Less than two months ago, PETA called on the Little Rock Zoo to retire its lone elephant, Ellen, (Mary, her companion, had just died), and send her to a sanctuary where she could spend her remaining years in peace and comfort. Now it’s too late: Ellen is dead.
|Benoit Dupont/cc by 2.0|
Rather than trying to find out what caused Ellen’s rapid decline, zoo officials shut the gates to the public and buried Ellen at an undisclosed location. PETA is calling on the U.S. Department of Agriculture (USDA) to investigate what really happened and to order a necropsy because of the suspicious handling of Ellen’s death. Here are some questions that demand answers:
- It is unheard of for an entire zoo to close when an animal dies. Why did the Little Rock Zoo shut its doors?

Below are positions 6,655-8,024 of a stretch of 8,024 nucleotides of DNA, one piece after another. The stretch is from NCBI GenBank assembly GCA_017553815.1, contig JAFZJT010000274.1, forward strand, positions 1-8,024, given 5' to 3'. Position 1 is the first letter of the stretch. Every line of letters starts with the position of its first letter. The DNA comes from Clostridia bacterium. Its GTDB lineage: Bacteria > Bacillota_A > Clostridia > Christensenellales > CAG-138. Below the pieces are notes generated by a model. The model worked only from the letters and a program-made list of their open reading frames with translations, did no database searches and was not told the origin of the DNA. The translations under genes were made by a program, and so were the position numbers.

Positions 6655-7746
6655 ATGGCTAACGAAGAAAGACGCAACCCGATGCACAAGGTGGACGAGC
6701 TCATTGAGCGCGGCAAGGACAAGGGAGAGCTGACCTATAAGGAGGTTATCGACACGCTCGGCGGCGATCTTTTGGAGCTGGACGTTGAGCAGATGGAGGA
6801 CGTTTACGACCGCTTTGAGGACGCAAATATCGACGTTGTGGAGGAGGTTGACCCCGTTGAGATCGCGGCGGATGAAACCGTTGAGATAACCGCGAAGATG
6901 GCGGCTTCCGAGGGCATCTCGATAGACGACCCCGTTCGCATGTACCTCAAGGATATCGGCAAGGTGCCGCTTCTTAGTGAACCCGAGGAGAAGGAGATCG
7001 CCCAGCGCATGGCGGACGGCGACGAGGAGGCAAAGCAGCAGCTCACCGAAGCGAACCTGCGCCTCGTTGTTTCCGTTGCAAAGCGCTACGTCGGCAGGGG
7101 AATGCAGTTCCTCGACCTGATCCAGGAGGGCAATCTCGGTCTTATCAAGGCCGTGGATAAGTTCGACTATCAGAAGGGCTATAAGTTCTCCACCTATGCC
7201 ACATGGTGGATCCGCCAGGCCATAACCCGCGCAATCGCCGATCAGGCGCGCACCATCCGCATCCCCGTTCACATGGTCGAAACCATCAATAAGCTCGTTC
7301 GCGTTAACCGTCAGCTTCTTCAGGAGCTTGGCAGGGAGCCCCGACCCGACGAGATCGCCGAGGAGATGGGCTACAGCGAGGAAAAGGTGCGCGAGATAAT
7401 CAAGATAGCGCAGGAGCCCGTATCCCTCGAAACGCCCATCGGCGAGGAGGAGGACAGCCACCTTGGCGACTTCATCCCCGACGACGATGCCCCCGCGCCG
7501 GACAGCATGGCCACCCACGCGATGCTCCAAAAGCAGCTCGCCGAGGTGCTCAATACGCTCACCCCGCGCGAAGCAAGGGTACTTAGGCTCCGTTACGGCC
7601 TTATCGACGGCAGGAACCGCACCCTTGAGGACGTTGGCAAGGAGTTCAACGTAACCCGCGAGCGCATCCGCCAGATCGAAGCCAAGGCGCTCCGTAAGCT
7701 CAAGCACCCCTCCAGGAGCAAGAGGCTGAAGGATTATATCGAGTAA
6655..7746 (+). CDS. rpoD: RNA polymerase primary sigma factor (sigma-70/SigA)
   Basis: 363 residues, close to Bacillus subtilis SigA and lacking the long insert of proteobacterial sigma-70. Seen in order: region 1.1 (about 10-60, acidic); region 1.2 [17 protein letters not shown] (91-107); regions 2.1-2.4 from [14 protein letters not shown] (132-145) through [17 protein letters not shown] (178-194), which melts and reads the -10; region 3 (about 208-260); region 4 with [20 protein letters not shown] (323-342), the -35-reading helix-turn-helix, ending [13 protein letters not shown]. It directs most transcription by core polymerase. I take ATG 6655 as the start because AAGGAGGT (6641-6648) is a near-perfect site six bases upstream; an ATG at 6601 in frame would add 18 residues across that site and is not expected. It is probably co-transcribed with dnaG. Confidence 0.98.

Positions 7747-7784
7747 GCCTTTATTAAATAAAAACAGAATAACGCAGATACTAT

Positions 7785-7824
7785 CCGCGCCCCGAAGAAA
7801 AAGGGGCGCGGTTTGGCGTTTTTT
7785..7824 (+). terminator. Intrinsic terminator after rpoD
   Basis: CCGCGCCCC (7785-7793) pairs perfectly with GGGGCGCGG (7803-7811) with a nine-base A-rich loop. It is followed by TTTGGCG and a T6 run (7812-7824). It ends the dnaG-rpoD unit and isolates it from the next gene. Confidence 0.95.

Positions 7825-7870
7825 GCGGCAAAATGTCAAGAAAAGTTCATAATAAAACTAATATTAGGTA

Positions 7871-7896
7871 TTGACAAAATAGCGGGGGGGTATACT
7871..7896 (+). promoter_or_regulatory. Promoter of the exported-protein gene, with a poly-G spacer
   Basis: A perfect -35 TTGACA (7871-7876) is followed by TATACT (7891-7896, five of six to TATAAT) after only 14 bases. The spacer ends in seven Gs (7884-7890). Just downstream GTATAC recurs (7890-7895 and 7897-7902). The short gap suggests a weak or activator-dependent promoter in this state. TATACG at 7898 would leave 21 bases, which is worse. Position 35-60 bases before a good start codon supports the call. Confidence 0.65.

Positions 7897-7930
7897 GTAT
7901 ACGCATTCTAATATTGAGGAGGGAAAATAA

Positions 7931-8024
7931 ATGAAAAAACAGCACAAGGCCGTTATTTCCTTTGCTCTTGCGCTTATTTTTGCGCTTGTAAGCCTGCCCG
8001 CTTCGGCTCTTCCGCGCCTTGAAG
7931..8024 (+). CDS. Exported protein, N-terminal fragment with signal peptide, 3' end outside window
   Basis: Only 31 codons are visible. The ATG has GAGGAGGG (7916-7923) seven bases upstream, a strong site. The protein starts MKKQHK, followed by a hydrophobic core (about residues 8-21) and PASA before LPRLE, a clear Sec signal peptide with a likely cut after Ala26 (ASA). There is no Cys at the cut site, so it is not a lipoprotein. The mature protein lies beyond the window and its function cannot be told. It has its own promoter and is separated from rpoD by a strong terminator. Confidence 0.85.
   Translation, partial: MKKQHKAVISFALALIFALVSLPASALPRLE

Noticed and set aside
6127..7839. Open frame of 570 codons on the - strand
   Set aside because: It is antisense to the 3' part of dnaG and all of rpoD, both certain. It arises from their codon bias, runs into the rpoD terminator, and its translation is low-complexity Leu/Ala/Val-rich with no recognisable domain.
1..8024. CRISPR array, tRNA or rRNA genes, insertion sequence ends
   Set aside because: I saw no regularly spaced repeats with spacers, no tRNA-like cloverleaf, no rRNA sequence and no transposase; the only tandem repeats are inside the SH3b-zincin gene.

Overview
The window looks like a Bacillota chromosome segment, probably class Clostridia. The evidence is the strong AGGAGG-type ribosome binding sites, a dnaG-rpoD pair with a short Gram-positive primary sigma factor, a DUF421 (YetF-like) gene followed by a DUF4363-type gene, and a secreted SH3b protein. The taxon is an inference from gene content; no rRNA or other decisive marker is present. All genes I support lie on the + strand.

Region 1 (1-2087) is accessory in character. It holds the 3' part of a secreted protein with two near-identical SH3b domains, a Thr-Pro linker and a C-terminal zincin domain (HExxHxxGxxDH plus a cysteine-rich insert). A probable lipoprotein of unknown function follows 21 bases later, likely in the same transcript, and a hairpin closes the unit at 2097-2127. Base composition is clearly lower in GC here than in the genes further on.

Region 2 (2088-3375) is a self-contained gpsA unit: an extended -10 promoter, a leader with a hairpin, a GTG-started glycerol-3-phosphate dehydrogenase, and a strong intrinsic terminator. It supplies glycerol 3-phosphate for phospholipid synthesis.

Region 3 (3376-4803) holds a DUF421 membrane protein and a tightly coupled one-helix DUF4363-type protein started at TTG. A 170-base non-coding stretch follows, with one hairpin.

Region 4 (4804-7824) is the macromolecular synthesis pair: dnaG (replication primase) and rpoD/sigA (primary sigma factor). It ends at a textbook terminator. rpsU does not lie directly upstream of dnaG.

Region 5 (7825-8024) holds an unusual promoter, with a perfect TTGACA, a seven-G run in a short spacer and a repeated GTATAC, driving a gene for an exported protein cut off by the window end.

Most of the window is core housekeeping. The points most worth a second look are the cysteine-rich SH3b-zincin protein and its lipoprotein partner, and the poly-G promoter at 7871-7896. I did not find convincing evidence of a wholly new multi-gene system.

- Why did the zoo rush to bury Ellen in a secret location? The zoo claims that it did so to prevent someone from stealing Ellen’s tusks, but female Asian elephants like Ellen do not have tusks.
- Why wasn’t a necropsy performed, as is standard protocol, especially as the cause of Ellen’s death was uncertain?
- Was Ellen injured by one of the other elephants recently acquired from Ringling Bros. circus to replace Mary? The zoo’s own elephant manager expressed concerns about potential fights between Ellen and the new elephants, Zina and Jewell, and Ringling had documented that Zina has a history of aggression.
Please join PETA in asking the USDA to investigate the circumstances surrounding Ellen’s death.
Written by Jennifer O’Connor